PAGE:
The National Fish and Wildlife Foundation’s Lower Mississippi Alluvial Valley Restoration Fund invests in on-the-ground projects aimed at restoring, enhancing, and conserving bottomland hardwood forest and wetland habitats in the Mississippi Alluvial Valley (MAV) region of Arkansas, Illinois, Kentucky, Louisiana, Mississippi, Missouri, and Tennessee. Key partners in the effort include the U.S. Department of Agriculture’s Natural Resources Conservation Service, the U.S. Forest Service, International Paper’s Forestland Stewards partnership, the Walton Family Foundation, and American Forest Foundation’s Southern Woods for At-Risk Wildlife partnership.
Nearly 40 percent of North America’s waterfowl and 60 percent of all U.S. bird species migrate or winter in the MAV, in addition to year-round mammal and aquatic species. Representative species of interest for bottomland forest and wetland habitats include the Kentucky warbler, Swainson’s warbler, the American green-winged teal, wood ducks and mallards, and the Louisiana black bear. Freshwater species include the Pallid sturgeon, the fat pocketbook mussel, and other at-risk fish and mussel species.
Bottomland forests once covered more than 24 million acres within the MAV, but by the 1990s less than 25 percent of this forest cover remained. Conversion of bottomland hardwood forests and alteration of wetland hydrology for agricultural production contributed to this decline and have extensively fragmented forest and wetland habitats. Flood control projects have further altered the hydrology of these habitats. Water quality degradation due to these same stressors has impaired the capacity of streams and rivers to sustain aquatic life.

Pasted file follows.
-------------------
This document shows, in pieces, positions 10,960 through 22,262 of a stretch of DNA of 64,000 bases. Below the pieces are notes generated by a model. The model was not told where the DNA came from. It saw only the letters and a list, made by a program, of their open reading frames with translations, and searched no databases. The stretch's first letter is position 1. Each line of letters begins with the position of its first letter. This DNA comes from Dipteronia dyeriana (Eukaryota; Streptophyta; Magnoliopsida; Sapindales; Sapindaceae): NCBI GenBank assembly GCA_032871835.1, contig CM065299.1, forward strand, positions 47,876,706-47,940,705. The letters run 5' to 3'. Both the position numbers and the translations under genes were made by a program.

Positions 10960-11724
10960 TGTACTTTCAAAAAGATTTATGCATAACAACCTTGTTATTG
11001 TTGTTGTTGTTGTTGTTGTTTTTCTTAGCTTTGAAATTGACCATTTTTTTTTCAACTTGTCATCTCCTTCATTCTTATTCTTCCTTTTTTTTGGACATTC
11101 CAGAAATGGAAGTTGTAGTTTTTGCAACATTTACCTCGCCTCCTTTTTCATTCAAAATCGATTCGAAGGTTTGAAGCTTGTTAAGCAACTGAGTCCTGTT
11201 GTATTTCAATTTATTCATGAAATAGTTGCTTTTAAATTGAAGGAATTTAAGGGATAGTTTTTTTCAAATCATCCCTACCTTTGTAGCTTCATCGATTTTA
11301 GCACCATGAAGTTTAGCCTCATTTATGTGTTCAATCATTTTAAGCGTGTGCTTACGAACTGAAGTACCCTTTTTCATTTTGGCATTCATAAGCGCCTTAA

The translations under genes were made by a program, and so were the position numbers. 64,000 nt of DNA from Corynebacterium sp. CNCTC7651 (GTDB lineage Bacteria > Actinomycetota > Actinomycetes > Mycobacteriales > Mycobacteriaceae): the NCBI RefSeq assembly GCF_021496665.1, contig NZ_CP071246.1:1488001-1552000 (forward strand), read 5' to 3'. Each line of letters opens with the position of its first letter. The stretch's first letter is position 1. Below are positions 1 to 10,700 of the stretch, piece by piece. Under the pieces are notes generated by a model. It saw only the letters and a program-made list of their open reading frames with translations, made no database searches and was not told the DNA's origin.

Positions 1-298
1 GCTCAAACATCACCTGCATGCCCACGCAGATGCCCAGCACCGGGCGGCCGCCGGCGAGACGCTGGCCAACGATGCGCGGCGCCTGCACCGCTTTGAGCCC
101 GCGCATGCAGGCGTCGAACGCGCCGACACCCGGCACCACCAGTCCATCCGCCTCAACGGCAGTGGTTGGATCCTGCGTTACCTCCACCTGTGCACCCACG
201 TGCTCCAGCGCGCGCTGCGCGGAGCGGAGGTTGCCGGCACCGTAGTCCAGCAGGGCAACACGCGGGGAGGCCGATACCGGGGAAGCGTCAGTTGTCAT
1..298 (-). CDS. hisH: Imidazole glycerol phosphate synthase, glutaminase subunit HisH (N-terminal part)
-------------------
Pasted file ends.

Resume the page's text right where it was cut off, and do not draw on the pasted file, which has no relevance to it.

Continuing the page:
The fund seeks to address these and other challenges by focusing on the following priorities: enhancing existing bottomland hardwood forests to improve habitat for the Louisiana black bear, the Kentucky warbler, thr Swainson’s warbler, the American green-winged teal, wood ducks, mallards and other waterfowl, songbirds, and forest-dependent species; restoring and enhancing wetland forest and floodplain hydrology to improve wildlife habitat and water quality[ and establishing new bottomland hardwood forests that contribute to landscape-scale habitat connectivity to benefit wildlife.
The fund anticipates awarding up to $2.6 million in year one. Funding in subsequent years will depend on availability.
Eligible applicants include non-profit 501(c) organizations, state government agencies, local governments, municipal governments, Indian tribes, and educational institutions.
Ineligible applicants include U.S. Federal government agencies, businesses, unincorporated individuals and international organizations. U.S. Federal agencies, businesses and unincorporated individuals are encouraged to partner with applicants, but are not eligible to submit an application.
NFWF funds and matching contributions may not be used to support political advocacy, fundraising, lobbying, litigation, terrorist activities or Foreign Corrupt Practices Act violations.
NFWF funds may not be used to support ongoing efforts to comply with legal requirements, including permit conditions, mitigation and settlement agreements. However, grant funds may be used to support projects that enhance or improve upon existing baseline compliance efforts.
The fund will host a webinar for potential applicants on December 12 at 2:00 pm ET. (Registration required.)
For additional information on program priorities, project metrics, and eligibility criteria, see the National Fish and Wildlife Foundation website.